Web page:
If we think of dating as a sort of “game” we all play, a game with social rules that is, at least sometimes, pleasant in itself, but which is also designed to foster certain sorts of outcomes, we can ask ourselves important questions about the nature of that game. What are the rules of the game? Can the rules be broken and, if so, when and why? What is the aim of the game and how do we judge whether a particular round of the dating game is going to lead to the winning the game, i.e., the outcome we want? How does technology bear on the way the game is played? Does it change the game itself, the rules of the game, or just the particular way the game is manifested? When we think of the project of forming intimate romantic relationships in this abstract way we attain enough distance from our subject matter to think seriously about the various ethical, practical, and psychological issues we all face in the exciting but scary process of discovering and forging connections with others. This book explores the delicate balance of dealing well with others while making careful and often strategic evaluation of other persons and our relationships with those persons.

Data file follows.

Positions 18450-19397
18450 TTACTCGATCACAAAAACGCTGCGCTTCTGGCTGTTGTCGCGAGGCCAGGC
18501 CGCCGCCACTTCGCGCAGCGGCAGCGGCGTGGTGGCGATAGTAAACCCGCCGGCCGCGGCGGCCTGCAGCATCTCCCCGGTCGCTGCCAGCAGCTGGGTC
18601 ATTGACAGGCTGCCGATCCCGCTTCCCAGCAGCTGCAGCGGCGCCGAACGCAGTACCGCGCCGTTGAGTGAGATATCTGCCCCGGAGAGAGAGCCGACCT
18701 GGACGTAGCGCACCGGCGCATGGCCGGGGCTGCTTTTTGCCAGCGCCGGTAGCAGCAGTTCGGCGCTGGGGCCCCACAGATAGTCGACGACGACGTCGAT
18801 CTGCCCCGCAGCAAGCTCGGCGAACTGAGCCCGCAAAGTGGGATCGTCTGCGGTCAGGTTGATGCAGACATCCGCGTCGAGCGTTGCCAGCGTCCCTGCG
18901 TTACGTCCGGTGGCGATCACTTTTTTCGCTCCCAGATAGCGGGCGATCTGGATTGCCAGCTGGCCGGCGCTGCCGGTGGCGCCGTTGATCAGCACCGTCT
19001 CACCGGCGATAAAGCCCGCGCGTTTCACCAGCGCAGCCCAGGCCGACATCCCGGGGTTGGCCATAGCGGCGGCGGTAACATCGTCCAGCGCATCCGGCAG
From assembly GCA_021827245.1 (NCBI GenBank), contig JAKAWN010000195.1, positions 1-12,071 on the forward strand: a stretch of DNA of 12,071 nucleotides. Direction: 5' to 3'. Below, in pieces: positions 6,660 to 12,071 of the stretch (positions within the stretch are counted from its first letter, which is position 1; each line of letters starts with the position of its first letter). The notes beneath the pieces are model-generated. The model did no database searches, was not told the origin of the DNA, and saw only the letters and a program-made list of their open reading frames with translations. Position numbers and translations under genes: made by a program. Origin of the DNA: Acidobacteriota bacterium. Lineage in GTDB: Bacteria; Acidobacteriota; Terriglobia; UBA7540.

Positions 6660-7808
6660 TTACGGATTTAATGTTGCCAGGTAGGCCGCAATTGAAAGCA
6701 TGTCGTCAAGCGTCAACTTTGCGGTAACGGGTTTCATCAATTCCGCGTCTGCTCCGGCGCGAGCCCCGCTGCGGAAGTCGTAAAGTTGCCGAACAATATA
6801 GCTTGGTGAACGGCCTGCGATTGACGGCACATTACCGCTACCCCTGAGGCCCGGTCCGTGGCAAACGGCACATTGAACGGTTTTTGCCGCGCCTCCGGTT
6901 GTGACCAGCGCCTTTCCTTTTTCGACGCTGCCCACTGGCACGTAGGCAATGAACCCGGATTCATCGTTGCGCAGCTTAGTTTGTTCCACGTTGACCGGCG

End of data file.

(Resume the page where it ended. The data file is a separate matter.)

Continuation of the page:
The book has three key aims. The first is to bring a modern perspective to age-old questions about the ethics involved in romantic relationships. The pace of social change is frightening, and though the question of how to deal well, and ethically, with our fellow human beings is not a new one, the circumstances in which we each find ourselves change radically as society changes. Behaviors and practices that were once taboo are now acceptable. So it is important to bring the careful analytic skills of philosophers and their brethren to questions about how, in our current culture, we should approach romantic relationships. To that end, this book considers how we ought to think about and treat prospective romantic partners.

The second aim of the book is to use new research in philosophy and the empirical and social sciences to help us better understand what is going on in the process of mate selection. In the last fifty years or so research in evolutionary psychology and biology, for instance, has flourished, and with it, the field of philosophy of biology has bourgeoned. Like all living things, human beings have evolved through natural selection. How it is that organisms select mates is a crucial research interest of evolutionary biologists. Yet, until recently, little of this research has informed our understanding of our own psychologies. The book aims to remedy this by introducing a number of essays that explore the ways in which our evolutionary history and our evolved psychological mechanisms influence our decisions and behaviors within the dating arena.